Mount Sinai researchers have created a novel model that shows the step-by-step progression from normal blood cells to leukaemia and its precursor diseases, creating replicas of the stages of the disease to test the efficacy of therapeutic interventions at each stage, according to a study to be published in Cell Stem Cell.
This research marked the first time scientists have been able to transplant leukaemia from humans to a test tube and then into mice for study, a landmark feat that will allow for valuable research to help find therapies for blood cancer patients in the future.
"The new model will empower investigation into the cellular and molecular events underlying the development of leukaemia in ways that were not possible before," said Eirini P. Papapetrou, MD, PhD, Associate Professor of Oncological Sciences, Medicine, Haematology, and Medical Oncology at the Icahn School of Medicine at Mount Sinai. "These findings provide a framework to aid investigation into disease mechanisms, drug responses, and the cellular and molecular events driving leukaemia progression."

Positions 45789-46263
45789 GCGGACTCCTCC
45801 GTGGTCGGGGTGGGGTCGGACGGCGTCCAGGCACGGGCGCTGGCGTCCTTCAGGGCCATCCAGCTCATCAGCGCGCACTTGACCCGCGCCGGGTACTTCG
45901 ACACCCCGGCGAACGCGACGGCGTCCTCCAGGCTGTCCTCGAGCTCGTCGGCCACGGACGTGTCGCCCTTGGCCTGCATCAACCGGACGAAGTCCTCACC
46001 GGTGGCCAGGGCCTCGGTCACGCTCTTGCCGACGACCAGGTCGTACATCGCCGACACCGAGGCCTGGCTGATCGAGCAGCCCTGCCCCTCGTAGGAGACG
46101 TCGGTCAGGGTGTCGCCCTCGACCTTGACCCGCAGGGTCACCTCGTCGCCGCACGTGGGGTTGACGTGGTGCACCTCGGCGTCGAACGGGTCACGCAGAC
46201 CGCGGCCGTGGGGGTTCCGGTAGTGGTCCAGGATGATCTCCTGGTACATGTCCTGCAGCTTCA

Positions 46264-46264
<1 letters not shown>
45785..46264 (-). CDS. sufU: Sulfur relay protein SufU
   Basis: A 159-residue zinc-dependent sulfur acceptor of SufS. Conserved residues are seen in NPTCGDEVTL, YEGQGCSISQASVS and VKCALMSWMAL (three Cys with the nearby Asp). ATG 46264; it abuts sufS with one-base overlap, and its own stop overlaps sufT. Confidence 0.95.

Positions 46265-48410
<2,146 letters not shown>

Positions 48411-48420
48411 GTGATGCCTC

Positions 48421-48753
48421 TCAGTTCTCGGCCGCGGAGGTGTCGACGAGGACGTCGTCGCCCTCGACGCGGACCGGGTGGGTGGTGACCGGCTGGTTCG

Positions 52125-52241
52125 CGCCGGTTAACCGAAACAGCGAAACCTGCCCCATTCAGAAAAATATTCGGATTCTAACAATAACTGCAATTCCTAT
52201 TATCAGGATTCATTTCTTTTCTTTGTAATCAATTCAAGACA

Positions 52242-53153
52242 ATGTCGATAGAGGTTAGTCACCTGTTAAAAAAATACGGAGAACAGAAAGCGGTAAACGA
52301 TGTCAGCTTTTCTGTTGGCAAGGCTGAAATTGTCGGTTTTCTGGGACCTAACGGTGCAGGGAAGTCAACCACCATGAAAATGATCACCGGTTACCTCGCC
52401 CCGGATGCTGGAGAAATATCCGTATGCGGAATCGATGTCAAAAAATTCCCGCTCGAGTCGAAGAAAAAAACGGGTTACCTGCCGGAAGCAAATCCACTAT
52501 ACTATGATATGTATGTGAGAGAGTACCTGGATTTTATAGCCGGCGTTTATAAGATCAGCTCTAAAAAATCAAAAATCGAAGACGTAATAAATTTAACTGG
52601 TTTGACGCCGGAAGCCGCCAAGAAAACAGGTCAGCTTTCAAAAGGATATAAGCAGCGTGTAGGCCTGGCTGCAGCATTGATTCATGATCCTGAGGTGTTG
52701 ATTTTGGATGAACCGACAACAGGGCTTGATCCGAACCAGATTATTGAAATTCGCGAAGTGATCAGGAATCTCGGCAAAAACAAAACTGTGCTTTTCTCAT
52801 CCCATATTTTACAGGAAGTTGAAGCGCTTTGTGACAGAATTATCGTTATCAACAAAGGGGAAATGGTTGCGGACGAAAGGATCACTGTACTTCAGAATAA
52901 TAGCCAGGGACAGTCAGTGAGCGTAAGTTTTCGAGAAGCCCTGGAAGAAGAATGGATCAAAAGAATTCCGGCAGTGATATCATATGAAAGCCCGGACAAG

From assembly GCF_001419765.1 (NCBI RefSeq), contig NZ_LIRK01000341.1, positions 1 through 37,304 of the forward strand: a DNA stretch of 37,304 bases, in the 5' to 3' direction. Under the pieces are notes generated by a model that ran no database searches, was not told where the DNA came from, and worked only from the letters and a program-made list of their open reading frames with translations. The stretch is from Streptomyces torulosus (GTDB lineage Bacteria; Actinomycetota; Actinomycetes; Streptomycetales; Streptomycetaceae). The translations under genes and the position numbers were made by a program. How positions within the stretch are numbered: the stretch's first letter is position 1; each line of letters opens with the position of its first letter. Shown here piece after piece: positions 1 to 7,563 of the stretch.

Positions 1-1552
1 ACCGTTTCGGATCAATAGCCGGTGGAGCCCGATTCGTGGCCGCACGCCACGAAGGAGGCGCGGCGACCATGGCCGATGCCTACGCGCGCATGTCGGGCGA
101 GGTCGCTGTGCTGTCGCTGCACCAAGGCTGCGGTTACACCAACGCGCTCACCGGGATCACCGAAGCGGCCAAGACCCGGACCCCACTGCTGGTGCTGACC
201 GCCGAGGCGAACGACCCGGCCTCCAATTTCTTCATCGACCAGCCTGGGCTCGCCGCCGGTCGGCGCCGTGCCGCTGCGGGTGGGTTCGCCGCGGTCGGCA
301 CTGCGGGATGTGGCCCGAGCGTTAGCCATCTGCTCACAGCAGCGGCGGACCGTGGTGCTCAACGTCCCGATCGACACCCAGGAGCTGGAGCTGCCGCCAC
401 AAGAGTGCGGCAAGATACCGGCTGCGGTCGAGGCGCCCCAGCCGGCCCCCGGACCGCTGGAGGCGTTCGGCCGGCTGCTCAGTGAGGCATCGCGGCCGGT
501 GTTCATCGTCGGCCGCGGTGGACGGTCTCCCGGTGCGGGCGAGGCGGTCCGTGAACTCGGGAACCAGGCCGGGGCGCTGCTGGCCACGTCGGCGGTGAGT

Scientists used CRISPR (Clustered Regularly Interspaced Short Palindromic Repeat), a new, cutting-edge genome editing technology, to convert blood cells from patients with myelodysplastic syndrome (MDS) and acute myeloid leukaemia (AML) to particular stem cells (called induced pluripotent stem cells) that can mimic all stages of disease progression, from a healthy state to pre-malignancy and finally full-blown leukemia.
Though scientists believe that cancer develops through a step-by-step process by which a normal cell transforms to a fully malignant cell through intermediate stages, recreating the steps was challenging with previous tools.
Scientists were able to manipulate the leukaemia in a test tube environment, both by genetically modifying the disease-ridden stem cells at certain stages to revert to a pre-cancerous state, and by altering them so they would either progress to a severe or mild form of MDS.
The ability to manipulate the leukaemia to regress or progress will allow future researchers to test therapies that may be most potent at a particular stage, thus saving or extending a patient's life.
Memorial Sloan Kettering Cancer Center was a valuable collaborator in this research.
The lab of Michael G. Kharas, PhD, performed some of the mouse transplantation experiments in the study.
"We are encouraged by the discovery that it was possible to generate potent engraftable leukemia derived from AML induced pluripotent stem cells," said Dr. Kharas, the co-corresponding author. "This work shows that integrated patient cell reprogramming and cancer genetics is a powerful way to dissect cancer progression."
The progression model created through this research could also be used to develop models for more complex cancers, including solid tumors, the researchers said.
Source: Mount Sinai School of Medicine
(27 Apr 2017)